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$/ usage

by mimiandi (Novice)
on Jan 02, 2013 at 21:12 UTC ( #1011347=perlquestion: print w/ replies, xml ) Need Help??
mimiandi has asked for the wisdom of the Perl Monks concerning the following question:

Hello Monks -- quick question for ya guys i thought i could slurp the whole file from command line using the following code, havent had any luck. wonder if can't do this from the commandline -- if i replaced the /n with // it shows up in one line but was wondering why it wouldnt work with undef $/ Thanks and Happy New Year!

perl -e 'undef $/; $text=<>; print $text; $/="\n";' list

list contains the following information
server1 ipaddress
server2 ipaddress
server3 ipaddress
etc ..
graff: thanks -
Went with the following to do what i wanted :

perl -e 'undef $/; $text=<>; $text =~ tr/\n//; 1 while $text =~ s/\b( +\w+\d+\s*\d+\.\d+\.\d+\.\d+)\s*\1\b/$1/ig; print $text; $/="\n"; list

basically deletes the duplicates entries one after the other with "slurping"

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Re: $/ usage
by Anonymous Monk on Jan 02, 2013 at 21:27 UTC

      using Deparse shows the following
      $ perl -MO=Deparse,-P -e 'undef $/; $text=<>; print $text; $/="\n";' list
      undef $/;
      $text = <ARGV>;
      print $text;
      $/ = "\n";
      -e syntax OK
      Not familiar with Data::Dump module but i did tried with -0777 but the result was same.

Re: $/ usage
by ww (Bishop) on Jan 02, 2013 at 21:38 UTC

    I can think of only two reasons why you "can't do this from the commandline" - one is that the file name you're supplying does NOT exist or does not exist where you think it does -- is, in the directory from which you're executing your code.

    The other is that you're on a windows box and need to fix your quotes.

    List.txt for use with 1011347 server1 ipaddress server2 ipaddress server3 ipaddress D:\> perl -E "undef $/; $text=<>; print $text; $/=\"\n\";" List.txt

    Works for me (the oneliner is as revised for use on the windows box most readily available):

    D:\>perl -E "undef $/; $text=<>; print $text; $/=\"\n\";" List.txt

    Source file as output by code above

    List.txt for use with 1011347 server1 ipaddress server2 ipaddress server3 ipaddress D:\> perl -E "undef $/; $text=<>; print $text; $/=\"\n\";" List.txt D:\>

    Or, I suppose, a third possible cause of failure would amount to both the above.   :)

Re: $/ usage
by graff (Chancellor) on Jan 02, 2013 at 21:41 UTC
    If you were expecting the $/="\n"; at the end of your one-liner to do something, that's your problem. That step doesn't do anything.

    The undef $/; at the beginning does make sure that all the data in your list file gets slurped into $text, so when you do print $text; you should see the full content of the list, in its original form (as stored in the file).

    Did you want to see something different from that?

      "in its original form" - i was expecting to see something like this: server1 ip server2 ip server3 ip etc..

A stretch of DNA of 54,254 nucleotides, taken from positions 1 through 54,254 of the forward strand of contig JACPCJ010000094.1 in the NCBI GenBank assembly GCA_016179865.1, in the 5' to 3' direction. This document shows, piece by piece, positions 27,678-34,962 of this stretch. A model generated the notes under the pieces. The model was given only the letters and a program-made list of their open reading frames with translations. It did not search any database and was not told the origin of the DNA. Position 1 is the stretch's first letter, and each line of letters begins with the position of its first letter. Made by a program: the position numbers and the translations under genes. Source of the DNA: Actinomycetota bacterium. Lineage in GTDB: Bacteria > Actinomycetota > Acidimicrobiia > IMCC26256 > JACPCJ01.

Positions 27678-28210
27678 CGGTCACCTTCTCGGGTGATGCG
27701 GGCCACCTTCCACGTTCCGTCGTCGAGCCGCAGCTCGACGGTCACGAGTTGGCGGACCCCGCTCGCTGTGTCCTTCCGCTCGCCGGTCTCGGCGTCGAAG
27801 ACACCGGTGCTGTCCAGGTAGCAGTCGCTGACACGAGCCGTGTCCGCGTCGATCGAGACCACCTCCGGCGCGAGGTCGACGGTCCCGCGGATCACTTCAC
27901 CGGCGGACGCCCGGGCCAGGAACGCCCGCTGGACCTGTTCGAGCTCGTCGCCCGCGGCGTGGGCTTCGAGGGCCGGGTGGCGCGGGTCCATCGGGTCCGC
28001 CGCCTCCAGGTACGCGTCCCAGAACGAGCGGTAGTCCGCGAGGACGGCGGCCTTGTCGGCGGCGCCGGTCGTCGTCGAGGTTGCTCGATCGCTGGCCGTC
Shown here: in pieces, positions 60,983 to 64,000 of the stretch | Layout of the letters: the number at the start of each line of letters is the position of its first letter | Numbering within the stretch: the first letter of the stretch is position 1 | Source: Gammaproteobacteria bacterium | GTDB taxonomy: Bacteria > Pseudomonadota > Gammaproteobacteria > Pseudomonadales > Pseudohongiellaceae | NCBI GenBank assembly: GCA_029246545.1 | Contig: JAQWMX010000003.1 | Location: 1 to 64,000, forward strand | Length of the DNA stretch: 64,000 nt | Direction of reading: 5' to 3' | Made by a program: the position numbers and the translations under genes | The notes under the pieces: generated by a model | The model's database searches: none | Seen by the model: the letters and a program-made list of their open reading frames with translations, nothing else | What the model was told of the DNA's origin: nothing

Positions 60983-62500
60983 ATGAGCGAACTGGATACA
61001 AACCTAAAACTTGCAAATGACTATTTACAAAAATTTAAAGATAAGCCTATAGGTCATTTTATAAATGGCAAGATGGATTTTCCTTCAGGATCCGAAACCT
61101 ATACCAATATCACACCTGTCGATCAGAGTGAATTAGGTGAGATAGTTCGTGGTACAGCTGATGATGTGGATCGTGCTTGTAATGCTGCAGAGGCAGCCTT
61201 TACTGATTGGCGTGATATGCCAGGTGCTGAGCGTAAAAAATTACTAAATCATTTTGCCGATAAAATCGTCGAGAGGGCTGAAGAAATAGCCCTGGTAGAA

I was going to do another pattern match on the string $text after getting it in the string.

      perl -e 'undef $/; my $text=<>; 1 while $text =~ s/\b(\w+\d+)\s*\1\b/$ +1/gi; pring $text; $/="\n";' list
        To get all the lines from a slurped input file to show up as a single line on output, you want something like this:
        perl -e 'undef $/; $_=<>; tr/\n/ /; s/ $/\n/; print' list
        Or you could just use unix/linux commands that do the same thing:
        xargs echo -n < list
        (If you want a clean line break at the end of that output, add  && echo at the end.)
Re: $/ usage
by 7stud (Deacon) on Jan 03, 2013 at 02:08 UTC

    There's no need to slurp the file:

    1) perl -nle '$result .= " $_"; END{print $result}' data.txt 2) perl -e "chomp(@lines=<>); print join ' ', @lines" data.txt

    As for this:

    Went with the following to do what i wanted :

    perl -e 'undef $/; $text=<>; $text =~ tr/\n//; 1 while $text =~ s/\b( +\w+\d+\s*\d+\.\d+\.\d+\.\d+)\s*\1\b/$1/ig; print $text; $/="\n"; list

    basically deletes the duplicates entries one after the other with "slurping"

    1) As graff already pointed out:

    If you were expecting the $/="\n"; at the end of your one-liner to do something, that's your problem. That step doesn't do anything.

    The values of perl's global variables are set to the defaults when a perl program starts up. So setting a global variable in the last line of a perl program does nothing. Once a program ends, all the values that were assigned to any global variables during the program are lost.

    2) Your regex doesn't work:

    use strict; use warnings; use 5.010; my $text = 'S55 1.1.1.1 S66 2.2.2.2 S55 1.1.1.1'; $text =~ s/\b(\w+\d+\s*\d+\.\d+\.\d+\.\d+)\s*\1\b/$1/ig; say $text; --output:-- S55 1.1.1.1 S66 2.2.2.2 S55 1.1.1.1

    3) Why would you ever try to cram so much code into the command line when you can write a perl program in a text file that is easier to write, edit and maintain? In any case, see if this does what you want:

    perl -nle '$results{$_}=undef; END{print join " ", keys %results}' dat +a.txt

    Note that the order of the ip addresses in the output will be random.

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